tldr; We recently celebrated the two-year anniversary of Plucky’s first product, a tool for managers to elevate the conversations happening in 1:1s. To date, we have sold 650+ packs. You can check out the 1:1 starter pack here.
Who’s the most stressed person you work with? The question hangs in the air. Maybe it seems like the conversation will be short, the name of one colleague. But I want to show you how this simple question can bring up tons of insight about your report, the team, the company and your own performance.
Scenario 1: the Quick Answer
“Oh that’s an easy one. Clearly Max!”
If your report responds easily without hesitation, we can assume there is some EQ going on. (HOO.RAY.) This person has thought about the world from Max’s point of view, observed Max’s behavior and this knowledge is front of mind.
Invite this report to explain how they know Max is stressed. Have a conversation about Max’s workload, transitions that may be happening in his work life, relevant personal details that he’s shared with the team. Your report is giving you gold in terms of perspective; they can see aspects of Max’s work that you don’t normally have access to. Wonder together how you might support Max through his stress.
If Max’s name comes up in multiple 1:1s, you have an employee whose stress is affecting the team. Whether you remove work from his plate, share tactics to manage stress or remind him that he doesn’t have to be perfect, your responsibility is to support. Suit up and use your role to help.
Side note: if everyone is naming Max and you had no idea Max was stressed, you’ve been missing something! Time to listen closer.
Scenario 2: the Guess
“I have no idea. Maybe Sarah? She IS the CEO…”
First, ask a couple follow-ups; some reports need a minute to process the question. Have you noticed anyone staying later? Anyone skipping lunch? Anyone having a short fuse? This might inspire a name.
If they truly don’t have insight into other folks, your report may offer what they believe is a logical answer. They will look for someone on the org chart who seems busy. Like the CEO!
Take this opportunity to push them a little, help them practice empathy. Acknowledge that they’re probably right, CEOs are always busy, but wonder with them why the CEO is particularly stressed lately. Talk about your observations — does CEO Sarah skip meetings more often when things are busy? Segway into a conversation about how you handle your stress. Ask your report about their own practices to keep stress in check.
Your job is not to turn this person into a highly-empathetic individual. But as a manager, you can model perspective and value empathetic awareness of team members by keeping the conversation alive, even for a few minutes.
Scenario 3: the Ask for Help
“Am I allowed to say myself?”
Jackpot. This self-aware report has just gifted you an opportunity to coach. You ready?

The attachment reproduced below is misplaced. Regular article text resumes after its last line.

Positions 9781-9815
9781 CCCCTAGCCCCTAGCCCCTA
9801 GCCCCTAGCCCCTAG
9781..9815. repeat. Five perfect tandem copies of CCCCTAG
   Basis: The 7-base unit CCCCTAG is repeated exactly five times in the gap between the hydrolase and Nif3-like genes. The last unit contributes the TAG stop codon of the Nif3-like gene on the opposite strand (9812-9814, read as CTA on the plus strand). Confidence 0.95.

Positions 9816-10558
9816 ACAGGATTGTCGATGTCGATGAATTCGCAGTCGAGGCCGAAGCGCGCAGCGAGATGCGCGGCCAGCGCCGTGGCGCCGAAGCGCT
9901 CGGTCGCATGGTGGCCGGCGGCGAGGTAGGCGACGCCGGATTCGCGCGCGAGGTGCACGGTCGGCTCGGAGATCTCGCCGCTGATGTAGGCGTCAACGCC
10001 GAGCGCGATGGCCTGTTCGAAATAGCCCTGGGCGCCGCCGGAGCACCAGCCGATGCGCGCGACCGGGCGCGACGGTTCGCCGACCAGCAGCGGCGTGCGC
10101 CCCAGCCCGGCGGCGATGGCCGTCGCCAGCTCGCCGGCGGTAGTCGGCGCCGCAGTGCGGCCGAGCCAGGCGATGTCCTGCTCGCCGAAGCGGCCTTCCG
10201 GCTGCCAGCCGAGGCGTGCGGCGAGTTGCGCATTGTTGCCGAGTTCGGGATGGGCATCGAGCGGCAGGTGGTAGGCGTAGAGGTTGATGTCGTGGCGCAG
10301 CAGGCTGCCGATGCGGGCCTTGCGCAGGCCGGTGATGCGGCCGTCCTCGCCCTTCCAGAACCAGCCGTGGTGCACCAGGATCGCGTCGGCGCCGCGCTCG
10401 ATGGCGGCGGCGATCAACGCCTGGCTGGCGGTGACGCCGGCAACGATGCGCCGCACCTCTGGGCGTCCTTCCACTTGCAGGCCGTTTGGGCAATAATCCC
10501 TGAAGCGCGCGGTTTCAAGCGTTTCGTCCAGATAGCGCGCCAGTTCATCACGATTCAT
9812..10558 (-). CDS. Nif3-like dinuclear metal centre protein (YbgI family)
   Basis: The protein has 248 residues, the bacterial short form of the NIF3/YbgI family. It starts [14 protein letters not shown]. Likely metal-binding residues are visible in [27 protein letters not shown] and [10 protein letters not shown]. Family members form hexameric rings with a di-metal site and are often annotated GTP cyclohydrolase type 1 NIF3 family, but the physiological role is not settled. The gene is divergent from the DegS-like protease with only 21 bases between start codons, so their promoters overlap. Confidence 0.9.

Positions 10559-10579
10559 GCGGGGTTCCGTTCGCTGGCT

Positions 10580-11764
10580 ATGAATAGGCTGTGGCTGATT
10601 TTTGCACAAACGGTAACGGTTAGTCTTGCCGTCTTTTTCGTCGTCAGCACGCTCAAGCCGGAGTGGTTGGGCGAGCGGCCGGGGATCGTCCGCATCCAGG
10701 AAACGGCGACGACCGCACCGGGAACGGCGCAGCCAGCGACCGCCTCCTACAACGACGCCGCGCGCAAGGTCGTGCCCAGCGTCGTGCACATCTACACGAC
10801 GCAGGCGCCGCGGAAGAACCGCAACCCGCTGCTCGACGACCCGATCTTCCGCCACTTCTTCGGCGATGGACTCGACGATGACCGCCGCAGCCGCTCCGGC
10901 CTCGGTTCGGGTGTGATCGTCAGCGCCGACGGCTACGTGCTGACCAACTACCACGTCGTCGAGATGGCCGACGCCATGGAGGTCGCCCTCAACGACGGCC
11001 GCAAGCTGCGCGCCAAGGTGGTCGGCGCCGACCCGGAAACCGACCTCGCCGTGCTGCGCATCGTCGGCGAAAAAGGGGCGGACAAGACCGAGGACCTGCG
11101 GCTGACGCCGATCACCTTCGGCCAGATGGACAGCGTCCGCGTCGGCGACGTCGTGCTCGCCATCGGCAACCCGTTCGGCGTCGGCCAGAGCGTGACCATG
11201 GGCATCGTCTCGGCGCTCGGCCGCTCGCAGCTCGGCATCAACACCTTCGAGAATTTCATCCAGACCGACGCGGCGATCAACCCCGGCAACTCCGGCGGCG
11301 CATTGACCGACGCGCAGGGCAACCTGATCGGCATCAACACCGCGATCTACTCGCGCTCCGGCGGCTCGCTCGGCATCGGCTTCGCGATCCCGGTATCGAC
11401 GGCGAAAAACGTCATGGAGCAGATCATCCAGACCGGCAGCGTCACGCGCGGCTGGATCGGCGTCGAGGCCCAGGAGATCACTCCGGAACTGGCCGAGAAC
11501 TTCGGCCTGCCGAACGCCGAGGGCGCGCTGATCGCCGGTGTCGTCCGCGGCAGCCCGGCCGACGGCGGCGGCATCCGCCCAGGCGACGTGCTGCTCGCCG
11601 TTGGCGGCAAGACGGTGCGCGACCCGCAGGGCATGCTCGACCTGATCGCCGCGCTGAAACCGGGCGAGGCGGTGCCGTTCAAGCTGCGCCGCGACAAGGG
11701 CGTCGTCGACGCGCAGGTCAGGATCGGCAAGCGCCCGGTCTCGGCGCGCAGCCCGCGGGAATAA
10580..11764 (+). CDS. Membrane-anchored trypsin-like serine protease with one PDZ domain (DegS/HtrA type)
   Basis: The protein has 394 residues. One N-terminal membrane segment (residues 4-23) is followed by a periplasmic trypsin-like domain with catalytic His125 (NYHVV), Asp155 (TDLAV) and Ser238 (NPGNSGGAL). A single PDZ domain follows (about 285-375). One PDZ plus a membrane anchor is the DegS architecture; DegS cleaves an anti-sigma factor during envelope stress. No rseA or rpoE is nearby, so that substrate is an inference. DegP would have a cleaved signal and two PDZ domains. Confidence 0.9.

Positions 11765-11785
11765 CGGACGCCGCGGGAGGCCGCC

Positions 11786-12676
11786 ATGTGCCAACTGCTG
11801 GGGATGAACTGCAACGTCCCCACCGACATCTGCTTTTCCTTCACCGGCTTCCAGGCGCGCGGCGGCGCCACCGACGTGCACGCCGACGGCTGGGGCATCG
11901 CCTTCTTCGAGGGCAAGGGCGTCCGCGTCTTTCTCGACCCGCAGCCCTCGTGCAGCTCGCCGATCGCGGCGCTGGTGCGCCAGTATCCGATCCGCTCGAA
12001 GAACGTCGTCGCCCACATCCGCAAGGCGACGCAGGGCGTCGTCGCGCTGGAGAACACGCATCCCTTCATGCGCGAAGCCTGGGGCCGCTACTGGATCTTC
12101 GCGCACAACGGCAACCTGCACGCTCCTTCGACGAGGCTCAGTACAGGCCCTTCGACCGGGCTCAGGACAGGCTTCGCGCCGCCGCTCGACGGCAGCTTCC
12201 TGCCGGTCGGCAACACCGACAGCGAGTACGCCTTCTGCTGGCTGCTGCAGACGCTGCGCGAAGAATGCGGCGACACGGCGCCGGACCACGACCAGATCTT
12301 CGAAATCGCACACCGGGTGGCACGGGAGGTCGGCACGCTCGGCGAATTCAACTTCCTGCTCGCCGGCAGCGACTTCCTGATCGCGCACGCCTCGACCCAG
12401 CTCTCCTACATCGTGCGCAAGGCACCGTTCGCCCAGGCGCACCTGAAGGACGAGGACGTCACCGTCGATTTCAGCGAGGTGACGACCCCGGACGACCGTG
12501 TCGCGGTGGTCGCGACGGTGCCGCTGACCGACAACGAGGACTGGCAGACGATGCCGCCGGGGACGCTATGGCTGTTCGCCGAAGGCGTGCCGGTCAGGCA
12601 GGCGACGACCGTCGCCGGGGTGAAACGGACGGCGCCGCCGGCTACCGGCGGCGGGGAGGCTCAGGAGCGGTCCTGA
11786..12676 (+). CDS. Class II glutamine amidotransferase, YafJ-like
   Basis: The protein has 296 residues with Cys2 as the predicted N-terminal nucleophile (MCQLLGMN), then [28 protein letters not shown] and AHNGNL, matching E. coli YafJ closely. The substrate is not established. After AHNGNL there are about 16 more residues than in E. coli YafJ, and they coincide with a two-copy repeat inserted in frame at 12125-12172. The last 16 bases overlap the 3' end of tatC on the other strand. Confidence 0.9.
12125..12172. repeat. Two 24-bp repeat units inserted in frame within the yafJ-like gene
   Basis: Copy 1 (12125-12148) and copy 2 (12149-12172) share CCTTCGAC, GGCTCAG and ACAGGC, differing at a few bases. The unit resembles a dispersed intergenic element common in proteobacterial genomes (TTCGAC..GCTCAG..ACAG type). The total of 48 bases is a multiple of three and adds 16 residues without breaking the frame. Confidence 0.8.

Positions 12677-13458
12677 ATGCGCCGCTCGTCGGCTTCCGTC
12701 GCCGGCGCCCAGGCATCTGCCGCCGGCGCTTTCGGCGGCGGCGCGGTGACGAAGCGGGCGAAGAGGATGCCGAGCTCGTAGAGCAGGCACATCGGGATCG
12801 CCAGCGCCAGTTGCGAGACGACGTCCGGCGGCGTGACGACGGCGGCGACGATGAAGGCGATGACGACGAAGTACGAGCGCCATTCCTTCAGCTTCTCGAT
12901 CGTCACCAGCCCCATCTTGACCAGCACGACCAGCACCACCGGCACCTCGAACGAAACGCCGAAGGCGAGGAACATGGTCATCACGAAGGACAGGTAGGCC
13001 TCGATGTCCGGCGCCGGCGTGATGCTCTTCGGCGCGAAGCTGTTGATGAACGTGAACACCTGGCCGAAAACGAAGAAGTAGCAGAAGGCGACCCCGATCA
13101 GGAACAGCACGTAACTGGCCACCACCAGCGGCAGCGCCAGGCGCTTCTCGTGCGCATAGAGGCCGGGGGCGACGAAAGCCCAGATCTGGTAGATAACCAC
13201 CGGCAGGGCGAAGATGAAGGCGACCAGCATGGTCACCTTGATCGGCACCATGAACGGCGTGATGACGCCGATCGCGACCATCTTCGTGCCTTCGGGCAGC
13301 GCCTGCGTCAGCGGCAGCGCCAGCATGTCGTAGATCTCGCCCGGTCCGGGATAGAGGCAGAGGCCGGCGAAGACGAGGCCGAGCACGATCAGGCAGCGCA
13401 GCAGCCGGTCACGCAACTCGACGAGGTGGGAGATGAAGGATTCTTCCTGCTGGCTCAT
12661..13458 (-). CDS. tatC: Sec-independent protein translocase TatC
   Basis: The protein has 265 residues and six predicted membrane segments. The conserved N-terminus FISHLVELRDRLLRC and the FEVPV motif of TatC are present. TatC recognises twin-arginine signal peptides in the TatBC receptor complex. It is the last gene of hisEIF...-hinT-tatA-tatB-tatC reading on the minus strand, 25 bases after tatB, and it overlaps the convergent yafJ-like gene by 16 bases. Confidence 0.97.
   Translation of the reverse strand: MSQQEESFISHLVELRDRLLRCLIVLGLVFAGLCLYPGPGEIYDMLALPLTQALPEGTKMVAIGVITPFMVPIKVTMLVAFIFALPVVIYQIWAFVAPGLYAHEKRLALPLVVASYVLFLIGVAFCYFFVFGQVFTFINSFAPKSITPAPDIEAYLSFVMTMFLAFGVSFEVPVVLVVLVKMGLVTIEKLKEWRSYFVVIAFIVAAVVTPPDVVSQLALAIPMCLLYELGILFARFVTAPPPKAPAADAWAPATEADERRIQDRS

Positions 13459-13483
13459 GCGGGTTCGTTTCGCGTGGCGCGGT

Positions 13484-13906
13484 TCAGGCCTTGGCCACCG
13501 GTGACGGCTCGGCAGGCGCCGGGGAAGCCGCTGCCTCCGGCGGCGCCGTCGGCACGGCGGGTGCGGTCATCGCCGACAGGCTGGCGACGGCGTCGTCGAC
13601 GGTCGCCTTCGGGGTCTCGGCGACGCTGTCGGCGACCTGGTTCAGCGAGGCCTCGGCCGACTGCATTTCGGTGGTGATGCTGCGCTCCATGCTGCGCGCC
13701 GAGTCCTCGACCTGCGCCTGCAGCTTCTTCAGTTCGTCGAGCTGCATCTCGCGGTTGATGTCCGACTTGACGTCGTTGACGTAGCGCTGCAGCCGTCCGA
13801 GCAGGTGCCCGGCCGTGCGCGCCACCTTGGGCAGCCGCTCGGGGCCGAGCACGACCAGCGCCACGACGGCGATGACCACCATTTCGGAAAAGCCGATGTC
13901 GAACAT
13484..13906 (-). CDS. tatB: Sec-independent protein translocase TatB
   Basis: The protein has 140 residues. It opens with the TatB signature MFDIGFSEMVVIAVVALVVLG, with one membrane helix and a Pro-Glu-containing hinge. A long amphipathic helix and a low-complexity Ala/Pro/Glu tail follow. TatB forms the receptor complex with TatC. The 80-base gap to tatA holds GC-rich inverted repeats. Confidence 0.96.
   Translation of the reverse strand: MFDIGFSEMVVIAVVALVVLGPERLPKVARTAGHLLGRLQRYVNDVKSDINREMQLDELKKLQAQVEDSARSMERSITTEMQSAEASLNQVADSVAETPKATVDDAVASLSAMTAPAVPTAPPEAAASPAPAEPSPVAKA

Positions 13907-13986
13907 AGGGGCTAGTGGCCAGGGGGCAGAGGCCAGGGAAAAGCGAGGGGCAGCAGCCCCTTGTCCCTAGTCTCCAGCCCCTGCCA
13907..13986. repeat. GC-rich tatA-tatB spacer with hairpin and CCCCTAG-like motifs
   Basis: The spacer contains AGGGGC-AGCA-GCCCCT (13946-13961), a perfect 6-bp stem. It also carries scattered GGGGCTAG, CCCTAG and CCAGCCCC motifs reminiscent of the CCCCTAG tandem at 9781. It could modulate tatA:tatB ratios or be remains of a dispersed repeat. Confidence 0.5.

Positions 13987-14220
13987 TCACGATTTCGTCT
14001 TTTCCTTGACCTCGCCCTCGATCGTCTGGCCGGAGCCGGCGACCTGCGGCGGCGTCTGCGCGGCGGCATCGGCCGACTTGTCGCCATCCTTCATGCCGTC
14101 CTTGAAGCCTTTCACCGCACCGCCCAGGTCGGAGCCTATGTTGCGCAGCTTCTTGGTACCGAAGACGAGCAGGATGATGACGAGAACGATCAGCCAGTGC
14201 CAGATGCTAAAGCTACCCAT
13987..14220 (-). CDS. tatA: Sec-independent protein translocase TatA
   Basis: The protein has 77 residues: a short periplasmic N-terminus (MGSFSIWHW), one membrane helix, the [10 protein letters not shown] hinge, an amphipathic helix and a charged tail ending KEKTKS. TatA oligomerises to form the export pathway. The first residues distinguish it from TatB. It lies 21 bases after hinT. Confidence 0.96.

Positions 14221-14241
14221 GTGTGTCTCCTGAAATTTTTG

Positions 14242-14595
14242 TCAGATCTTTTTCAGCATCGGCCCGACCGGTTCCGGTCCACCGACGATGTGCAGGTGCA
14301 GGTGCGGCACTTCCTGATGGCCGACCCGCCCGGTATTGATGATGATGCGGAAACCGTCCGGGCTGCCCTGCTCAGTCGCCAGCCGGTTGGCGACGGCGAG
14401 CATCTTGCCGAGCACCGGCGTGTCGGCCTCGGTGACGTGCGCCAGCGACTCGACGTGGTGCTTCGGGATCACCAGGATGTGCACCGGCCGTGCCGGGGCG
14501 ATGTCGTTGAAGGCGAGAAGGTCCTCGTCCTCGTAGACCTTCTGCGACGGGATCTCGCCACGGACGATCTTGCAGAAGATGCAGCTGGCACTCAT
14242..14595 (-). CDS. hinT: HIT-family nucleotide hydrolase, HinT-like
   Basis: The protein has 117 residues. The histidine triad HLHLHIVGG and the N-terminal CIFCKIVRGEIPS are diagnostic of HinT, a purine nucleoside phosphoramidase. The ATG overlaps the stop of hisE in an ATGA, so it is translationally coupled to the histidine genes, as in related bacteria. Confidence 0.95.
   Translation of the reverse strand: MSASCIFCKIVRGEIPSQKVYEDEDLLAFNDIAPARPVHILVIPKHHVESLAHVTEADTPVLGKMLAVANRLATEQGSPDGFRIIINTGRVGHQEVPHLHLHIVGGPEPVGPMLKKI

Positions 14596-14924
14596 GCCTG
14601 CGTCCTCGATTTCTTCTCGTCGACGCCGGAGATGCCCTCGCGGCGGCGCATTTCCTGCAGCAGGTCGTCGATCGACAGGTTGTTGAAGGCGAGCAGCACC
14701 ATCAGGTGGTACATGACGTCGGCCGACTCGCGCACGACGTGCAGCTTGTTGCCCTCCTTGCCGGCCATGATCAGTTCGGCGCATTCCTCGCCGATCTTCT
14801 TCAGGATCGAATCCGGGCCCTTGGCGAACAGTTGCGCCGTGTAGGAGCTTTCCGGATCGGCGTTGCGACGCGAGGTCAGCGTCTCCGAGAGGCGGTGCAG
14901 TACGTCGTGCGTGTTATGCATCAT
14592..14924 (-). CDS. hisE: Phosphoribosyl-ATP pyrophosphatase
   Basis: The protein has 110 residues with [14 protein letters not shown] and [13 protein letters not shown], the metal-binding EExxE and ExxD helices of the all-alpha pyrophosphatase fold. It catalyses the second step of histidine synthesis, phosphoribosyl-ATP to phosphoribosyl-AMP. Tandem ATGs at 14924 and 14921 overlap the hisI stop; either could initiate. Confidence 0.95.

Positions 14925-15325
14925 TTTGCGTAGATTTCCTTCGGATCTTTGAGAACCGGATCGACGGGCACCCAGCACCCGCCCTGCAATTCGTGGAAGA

First let them spill the stress, say all the things. Use a whiteboard or notebook to make a giant list of all stresses.
Stressed-out people are, quite simply, stuck. They often lack the ability to prioritize and act — an overwhelming momentum swallows them. As the manager, you can gently help them re-see and take a breath.
Identify patterns in the stress. Maybe draw circles around everything that’s related to Project A at work. Draw squares around non-work obligations. Use color. Now sit back and look at this messy picture together. Ask:
- What can you delegate?
- What’s most important on this list? What’s least important?
- How can I help?
Reports will let you in, to varying degrees. There is no template for this conversation. But offering help and demonstrating a willingness to problem solve with them is a great start.
Note: maybe this is not a new problem for this report. Maybe they are always stressed. As their manager, practice patience and drop the bar for perfectionism as often as possible. But I have some hard news for you, too. People who continuously hide behind stress are not good long-term team members. They are using stress to distract from something larger. They may need outside help in order to get things under control and do their best work.
Who is the most stressed person you work with? This question is simple but the answers it inspires can be complex and fascinating. Humans are like this, always giving you invisible data, from the tone of voice they use to what they leave unsaid.
You can manage at face value. Or you can learn to listen to this invisible data and create powerful change for the team. The only way to get better at this stuff is to practice — so pull this card from your pack, schedule some 1:1s and get to work.
P.S. We truly love hearing about how these conversations are going. Send me stories, failures or complete victories! We love ’em all.
P.P.S. Here’s more guidance on using your #PluckyCards:
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